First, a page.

“If you’re just sitting and breathing consciously, for the whole class long, you’ve had a perfect yoga class,” I mentioned, sensing little interest.
I’ve learned to curb the physical part of the class. The women get discouraged easily. They’re out of shape, have no access to a gym, and most have gained weight while incarcerated. Even with the little we do, and even with a child’s pose practically after every physical effort, I always lose a few students who feel that they ‘can’t do this.’
Fifteen minutes later several students were gone. There were three on the mat, and a few new ones had returned from getting their meds and were sitting on the stools. I addressed the group and said we’d do a mind exercise that would help with dealing with the conditions of jail. Beginning a mindfulness practice, I asked them to pick a scene of something unpleasant that had happened, that had stirred negative emotions inside of them. I asked them to see that incident, or that event, again in their minds, maybe re-experiencing the feelings. With the purpose of creating self-control over the negative emotions, I suggested to revisit the incident again, but this time without any sound – watching the other people’s lips move, maybe seeing themselves and their own lips move – no sounds. The next step is to ask students to watch the scene as though on a screen, perhaps with themselves in the scene, but at a distance. Eventually, after creating the distance, the screen with the unpleasant scene playing is floating farther and farther away, until it’s out of sight – until you want to bring it back.
For the 10 minutes that it took to guide the students through this exercise, I had the weird feeling of not reaching anyone – that I was speaking into a void. It made it quite difficult to even know what to say next or when to say it – though I’ve shared this particular exercise many times. Afterwards, I checked in and simply asked: “How did this go for you? How did it feel?”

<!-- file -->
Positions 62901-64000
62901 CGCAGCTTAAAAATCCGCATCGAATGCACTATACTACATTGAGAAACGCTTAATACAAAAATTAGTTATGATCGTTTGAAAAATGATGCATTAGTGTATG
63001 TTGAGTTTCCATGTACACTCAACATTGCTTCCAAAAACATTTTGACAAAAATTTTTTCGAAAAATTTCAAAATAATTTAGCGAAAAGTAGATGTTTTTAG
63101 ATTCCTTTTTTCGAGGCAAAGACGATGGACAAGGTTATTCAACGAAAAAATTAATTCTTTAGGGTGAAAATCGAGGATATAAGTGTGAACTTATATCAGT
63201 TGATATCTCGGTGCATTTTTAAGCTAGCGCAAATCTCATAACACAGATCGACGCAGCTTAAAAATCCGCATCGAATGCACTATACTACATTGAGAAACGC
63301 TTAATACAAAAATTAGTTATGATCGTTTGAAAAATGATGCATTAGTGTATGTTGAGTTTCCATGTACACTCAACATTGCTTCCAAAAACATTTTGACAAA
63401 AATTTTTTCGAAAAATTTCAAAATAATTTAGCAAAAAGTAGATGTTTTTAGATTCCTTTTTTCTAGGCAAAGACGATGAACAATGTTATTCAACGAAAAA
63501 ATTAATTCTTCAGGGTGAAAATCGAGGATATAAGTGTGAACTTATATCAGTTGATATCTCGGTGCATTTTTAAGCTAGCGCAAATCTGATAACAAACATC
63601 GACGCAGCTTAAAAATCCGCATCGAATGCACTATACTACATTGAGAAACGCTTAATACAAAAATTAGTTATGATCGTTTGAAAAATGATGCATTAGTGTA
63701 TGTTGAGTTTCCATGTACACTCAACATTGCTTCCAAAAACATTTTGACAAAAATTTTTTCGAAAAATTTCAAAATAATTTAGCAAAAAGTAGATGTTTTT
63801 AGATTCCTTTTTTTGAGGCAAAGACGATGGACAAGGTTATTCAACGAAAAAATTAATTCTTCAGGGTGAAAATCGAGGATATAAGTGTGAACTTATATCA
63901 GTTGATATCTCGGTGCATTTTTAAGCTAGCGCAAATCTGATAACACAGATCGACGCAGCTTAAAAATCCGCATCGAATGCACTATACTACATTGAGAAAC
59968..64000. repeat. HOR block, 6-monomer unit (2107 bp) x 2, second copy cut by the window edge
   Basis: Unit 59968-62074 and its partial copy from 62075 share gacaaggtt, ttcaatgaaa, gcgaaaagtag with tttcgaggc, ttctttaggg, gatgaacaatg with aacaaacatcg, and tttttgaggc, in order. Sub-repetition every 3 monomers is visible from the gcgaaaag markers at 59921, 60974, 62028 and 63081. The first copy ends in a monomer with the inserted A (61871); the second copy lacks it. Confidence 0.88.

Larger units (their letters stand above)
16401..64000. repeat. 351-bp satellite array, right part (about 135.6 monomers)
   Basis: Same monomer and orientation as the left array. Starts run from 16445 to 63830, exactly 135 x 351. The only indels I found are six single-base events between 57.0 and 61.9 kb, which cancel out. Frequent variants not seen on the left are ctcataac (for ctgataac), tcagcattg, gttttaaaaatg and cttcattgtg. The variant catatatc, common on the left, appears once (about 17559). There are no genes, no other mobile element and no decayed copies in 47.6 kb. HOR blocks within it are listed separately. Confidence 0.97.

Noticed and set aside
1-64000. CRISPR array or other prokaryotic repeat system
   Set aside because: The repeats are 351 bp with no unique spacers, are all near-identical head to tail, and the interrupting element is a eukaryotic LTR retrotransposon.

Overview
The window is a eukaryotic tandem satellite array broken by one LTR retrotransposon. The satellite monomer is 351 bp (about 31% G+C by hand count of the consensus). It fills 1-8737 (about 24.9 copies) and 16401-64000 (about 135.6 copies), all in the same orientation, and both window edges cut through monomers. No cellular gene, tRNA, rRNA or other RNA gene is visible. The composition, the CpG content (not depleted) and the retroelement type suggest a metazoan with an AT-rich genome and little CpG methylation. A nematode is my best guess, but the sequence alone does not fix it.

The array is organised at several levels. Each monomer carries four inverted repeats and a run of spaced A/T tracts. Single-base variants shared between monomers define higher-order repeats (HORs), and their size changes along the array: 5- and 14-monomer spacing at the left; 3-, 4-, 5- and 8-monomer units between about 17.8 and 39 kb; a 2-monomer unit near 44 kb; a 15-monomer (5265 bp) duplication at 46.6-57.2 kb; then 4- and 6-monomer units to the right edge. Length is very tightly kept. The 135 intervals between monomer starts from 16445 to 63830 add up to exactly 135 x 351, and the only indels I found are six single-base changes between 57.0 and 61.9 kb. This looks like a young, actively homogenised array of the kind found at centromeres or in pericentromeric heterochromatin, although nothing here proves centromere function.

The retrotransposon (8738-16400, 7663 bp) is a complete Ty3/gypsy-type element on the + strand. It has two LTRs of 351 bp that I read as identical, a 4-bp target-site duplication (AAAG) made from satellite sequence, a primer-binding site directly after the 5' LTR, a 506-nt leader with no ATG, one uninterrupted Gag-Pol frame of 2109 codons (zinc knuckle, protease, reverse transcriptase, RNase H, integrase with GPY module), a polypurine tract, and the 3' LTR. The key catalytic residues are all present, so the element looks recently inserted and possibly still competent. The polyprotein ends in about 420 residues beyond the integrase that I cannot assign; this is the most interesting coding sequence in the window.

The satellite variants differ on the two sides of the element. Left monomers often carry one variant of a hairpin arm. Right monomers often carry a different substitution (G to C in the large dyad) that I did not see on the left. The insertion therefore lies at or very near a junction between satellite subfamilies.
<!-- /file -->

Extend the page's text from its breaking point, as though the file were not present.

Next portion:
A woman who was lying down answered in a monotone: “relaxing.”
“Did you do the visualization?”
“Did anyone do the visualization?”
Dead stares from the stools. One student on a mat raised a lazy hand.
“Yes? How was it?”
I took a deep breath.
I teach volunteer teachers that the most important thing we are there to do is to connect, and I hadn’t connected to my students. To them I was just another white lady coming to impose my program – telling them they need to change. I was trying to encourage them to accept themselves as they are – not telling them they needed to change. But my words were not reaching.
“The reason I am here is because…”
I heard my words leave my mouth, curious what would come out next, because I really didn’t know.
“… I really know what you’re going through here. I know what it’s like for you here, because when I was young, I was in a situation where I was treated like the lowest of the low. And I was told I was evil. All the time…”
Everyone in the room sat nodding. I felt the apathy lift. I was finally making sense to them.
We didn’t do much more – just a guided relaxation, but no one else left, and at last I felt my words reach. Speaking into a void makes the mind disintegrate. When your words are received, integration is possible, both for the speaker and the listener.
It was a great lesson in staying mindful while teaching, and reconnecting with the purpose. And that it’s okay to state that purpose, because the purpose is the essence of our connection, where healing can begin.